On the Water: Fishing against the wind
It would be really nice to have one solid week that we could talk about fishing without weather concerns. Once again over the past week the wind blew on most days and yet another late season front dropped down to end the weekend. Generally speaking, the month of April brings us relatively stable weather, that has not held true this year. With that said, anglers still hit the water and fish were caught, plus there was a couple good weather days mixed in.
Inshore, sea trout and Spanish mackerel were the best thing going for action and putting food on the table. Often, they were both hooked from the same areas. Both were caught while drifting three to six-foot grass flats in Pine Island Sound from the powerlines north to Redfish Pass, between Rocky Channel and the fish shacks, and between Cabbage Key and Captiva Pass. Both species were also hooked from the Bokeelia Fishing Pier. Spanish mackerel were also found west of Bokeelia and across
While some anglers are consistently having success with snook many are finding it difficult and just not seeing any numbers of fish. Back in February it was unusually warm and snook were showing in great numbers then March turned cold and numbers just have not returned as of yet. I know on my boat we are just not locating or hooking the numbers of decent size fish we have come to expect for this month. It could just be me and not fishing the right areas, but at least I know I am not alone. Hopefully we will see improvement moving forward.
Areas that did yield some good fish up to 36 inches included the mouth of the Caloosahatchee near the miserable mile, structure inside the gulf passes, Bokeelia’s Jug Creek, the east side of Charlotte Harbor near Pirate Harbor, and south Matlacha Pass near the Manatee Bay Channel. Redfish were also reported from the same area of Charlotte Harbor and south Matlacha Pass.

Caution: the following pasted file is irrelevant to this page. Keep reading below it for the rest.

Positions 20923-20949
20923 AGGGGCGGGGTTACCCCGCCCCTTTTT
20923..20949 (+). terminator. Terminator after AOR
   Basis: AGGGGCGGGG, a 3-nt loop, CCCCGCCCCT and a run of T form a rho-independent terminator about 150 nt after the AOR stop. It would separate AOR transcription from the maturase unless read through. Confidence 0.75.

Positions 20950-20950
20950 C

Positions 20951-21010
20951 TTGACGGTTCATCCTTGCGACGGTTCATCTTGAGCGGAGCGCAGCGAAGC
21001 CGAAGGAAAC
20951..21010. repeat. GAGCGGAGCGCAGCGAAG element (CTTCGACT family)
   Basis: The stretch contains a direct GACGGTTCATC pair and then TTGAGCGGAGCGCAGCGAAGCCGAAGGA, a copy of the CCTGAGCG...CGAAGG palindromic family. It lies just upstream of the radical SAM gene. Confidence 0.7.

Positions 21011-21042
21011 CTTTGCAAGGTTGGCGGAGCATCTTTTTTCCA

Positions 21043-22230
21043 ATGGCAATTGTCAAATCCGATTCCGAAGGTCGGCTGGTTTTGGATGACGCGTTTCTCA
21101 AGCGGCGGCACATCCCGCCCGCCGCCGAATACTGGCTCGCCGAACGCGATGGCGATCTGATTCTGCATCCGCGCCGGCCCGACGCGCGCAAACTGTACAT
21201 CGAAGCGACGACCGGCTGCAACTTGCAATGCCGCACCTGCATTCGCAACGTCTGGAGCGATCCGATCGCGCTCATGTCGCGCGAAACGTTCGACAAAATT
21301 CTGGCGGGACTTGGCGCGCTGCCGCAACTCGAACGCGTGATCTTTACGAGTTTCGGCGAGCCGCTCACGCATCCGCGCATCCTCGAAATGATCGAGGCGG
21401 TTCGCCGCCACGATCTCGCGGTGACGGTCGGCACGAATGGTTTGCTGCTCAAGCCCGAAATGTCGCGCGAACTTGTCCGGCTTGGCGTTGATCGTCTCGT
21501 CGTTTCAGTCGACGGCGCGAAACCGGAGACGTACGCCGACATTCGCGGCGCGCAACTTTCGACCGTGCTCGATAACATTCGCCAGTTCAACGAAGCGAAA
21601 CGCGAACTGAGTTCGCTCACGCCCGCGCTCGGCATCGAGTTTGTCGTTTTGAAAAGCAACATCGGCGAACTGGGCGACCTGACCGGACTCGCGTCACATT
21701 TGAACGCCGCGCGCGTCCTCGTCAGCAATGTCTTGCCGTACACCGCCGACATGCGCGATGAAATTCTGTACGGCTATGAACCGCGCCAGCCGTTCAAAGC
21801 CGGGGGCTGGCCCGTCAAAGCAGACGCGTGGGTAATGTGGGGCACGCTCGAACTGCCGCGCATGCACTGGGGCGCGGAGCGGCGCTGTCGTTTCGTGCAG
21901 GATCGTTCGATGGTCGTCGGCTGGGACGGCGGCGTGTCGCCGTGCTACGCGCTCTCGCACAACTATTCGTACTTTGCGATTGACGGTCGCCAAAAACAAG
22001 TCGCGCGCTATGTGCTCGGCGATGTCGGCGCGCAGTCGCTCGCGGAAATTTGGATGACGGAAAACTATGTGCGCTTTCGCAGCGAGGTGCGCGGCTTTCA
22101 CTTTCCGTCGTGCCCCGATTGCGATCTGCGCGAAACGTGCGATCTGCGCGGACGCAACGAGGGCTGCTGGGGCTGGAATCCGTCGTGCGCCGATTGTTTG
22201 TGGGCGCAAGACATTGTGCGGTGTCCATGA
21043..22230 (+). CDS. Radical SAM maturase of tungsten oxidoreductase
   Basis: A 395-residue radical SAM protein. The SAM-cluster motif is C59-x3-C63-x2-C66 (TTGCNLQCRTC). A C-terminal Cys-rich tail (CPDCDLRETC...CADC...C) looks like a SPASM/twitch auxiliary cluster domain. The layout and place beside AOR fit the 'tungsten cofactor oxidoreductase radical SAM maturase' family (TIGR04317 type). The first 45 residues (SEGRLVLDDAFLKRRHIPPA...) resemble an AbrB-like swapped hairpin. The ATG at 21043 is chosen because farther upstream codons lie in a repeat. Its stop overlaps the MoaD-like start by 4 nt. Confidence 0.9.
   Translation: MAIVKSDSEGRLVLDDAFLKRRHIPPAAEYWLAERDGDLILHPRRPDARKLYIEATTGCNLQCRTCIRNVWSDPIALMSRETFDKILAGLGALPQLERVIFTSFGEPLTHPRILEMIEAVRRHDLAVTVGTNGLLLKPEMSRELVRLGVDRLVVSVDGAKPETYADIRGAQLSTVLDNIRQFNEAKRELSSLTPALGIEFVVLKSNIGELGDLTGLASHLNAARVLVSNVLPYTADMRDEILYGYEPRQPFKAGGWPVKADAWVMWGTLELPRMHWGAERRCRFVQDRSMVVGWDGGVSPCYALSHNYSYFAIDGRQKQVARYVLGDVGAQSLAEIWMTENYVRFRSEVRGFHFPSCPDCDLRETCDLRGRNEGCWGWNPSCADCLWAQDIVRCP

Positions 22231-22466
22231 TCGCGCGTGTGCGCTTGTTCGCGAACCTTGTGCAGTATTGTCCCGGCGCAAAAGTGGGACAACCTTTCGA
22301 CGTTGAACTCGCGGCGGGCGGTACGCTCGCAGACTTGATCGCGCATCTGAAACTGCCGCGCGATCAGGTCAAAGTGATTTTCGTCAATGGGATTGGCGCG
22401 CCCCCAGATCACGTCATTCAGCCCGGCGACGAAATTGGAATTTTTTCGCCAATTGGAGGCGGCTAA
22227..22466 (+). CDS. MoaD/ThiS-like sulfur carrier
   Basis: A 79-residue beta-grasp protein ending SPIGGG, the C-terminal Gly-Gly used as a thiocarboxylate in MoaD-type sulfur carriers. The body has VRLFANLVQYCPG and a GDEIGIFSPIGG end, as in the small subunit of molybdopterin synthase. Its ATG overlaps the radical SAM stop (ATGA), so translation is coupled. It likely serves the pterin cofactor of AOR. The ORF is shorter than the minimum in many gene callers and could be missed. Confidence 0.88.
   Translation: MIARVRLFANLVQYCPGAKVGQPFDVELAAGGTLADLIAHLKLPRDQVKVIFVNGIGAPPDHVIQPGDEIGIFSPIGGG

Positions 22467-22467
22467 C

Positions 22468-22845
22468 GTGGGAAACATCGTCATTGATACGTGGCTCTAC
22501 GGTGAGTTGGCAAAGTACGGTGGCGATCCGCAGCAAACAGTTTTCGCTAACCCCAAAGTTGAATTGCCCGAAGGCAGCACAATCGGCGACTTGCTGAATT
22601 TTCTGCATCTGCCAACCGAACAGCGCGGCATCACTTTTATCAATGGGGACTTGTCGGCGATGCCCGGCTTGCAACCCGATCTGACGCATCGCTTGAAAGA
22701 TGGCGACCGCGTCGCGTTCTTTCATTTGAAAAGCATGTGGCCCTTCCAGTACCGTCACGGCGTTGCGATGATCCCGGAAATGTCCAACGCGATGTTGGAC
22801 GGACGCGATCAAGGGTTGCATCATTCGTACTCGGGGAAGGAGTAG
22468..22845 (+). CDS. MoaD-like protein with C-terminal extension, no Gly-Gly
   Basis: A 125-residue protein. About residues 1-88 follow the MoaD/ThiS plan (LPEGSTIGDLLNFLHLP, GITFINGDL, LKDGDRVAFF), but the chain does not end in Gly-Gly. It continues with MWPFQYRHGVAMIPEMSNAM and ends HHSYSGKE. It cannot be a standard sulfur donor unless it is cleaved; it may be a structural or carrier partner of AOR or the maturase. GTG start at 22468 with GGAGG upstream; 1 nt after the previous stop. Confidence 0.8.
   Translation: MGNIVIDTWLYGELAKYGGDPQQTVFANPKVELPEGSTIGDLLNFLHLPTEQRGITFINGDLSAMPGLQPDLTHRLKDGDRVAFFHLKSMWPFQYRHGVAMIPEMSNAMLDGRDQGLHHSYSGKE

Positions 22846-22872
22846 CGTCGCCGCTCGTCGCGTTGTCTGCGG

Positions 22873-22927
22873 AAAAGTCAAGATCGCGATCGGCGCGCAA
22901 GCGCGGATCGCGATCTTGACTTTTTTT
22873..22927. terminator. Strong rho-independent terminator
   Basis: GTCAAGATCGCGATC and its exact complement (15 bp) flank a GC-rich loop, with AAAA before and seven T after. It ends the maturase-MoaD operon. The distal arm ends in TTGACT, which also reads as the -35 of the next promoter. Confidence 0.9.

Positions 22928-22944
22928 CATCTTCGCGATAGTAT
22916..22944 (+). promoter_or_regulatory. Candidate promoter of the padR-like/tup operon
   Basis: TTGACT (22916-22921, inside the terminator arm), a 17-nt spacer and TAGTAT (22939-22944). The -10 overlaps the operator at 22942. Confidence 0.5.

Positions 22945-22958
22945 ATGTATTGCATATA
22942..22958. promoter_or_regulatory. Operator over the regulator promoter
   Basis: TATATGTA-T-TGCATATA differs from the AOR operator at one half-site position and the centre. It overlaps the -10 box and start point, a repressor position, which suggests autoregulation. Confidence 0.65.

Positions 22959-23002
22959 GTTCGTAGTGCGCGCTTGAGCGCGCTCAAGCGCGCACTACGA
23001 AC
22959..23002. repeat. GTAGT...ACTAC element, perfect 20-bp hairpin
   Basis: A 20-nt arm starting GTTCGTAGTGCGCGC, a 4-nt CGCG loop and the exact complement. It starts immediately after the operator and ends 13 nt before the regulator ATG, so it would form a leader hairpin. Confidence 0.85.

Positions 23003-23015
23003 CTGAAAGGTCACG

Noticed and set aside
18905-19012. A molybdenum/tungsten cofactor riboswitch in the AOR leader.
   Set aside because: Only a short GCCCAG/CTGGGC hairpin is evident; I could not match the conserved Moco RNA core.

Mangrove snapper numbers continue to improve inshore and around the passes. Many are running under the 10-inch minimum but with a little effort its possible to get a limit of tasty filets for dinner. They are running larger in and around the gulf passes, both the Bokeelia and Sanibel fishing piers, plus the Matlacha Draw Bridge are great places to target snapper without a boat.
Conditions haven’t been ideal for tarpon, but they are around and hooked daily. On the windy days the best bet was at anchor while soaking cut mullet, ladyfish, and catfish tails on bottom. If the wind wasn’t blowing, they often could be sighted rolling or free jumping, this was the best time to fish a large live threadfin, big pinfish, or small crab under a float. Offshore, fish were reported in the mornings off Sanibel’s Knapp’s Point. Inshore, fish were targeted between Picnic Island and the Sanibel Causeway in San Carlos Bay, in Pine Island Sound between Captiva Rocks and Captiva Pass, and in Charlotte Harbor near Burnt Store Marina. The best time to fish was over the incoming tide, once the tide turned out it created large amounts of floating grass that made keeping a bait clean near impossible inshore.
Offshore, boats that pick the right day or have the capability to handle rough conditions are returning with good catches of red grouper, plus a mix of snapper, grunts, and porgy. Eighty to 120 feet continues to be the best depth to catch the bigger grouper. King Mackerel up to 25 pounds were also caught from that depth while flat-lining live blue runners.
Consistent weather generally translates to consistent fishing. Nothing about our weather or fishing has showed any consistency for the better part of two months. I’m hoping that changes soon and we see a stretch of good weather to put our April fishing where it should be.
If you have a fishing report or for charter information, please contact us at: Gulf Coast Guide Service, 239-283-7960 or visit “http://www.fishpineisland.com”>www.fishpineisland.com or email firstname.lastname@example.org.
Have a safe week and good fishin’.
As a native of Pine Island, Bill Russell has spent his entire life fishing and learning the waters surrounding Pine Island and as a professional fishing guide for the past 18 years.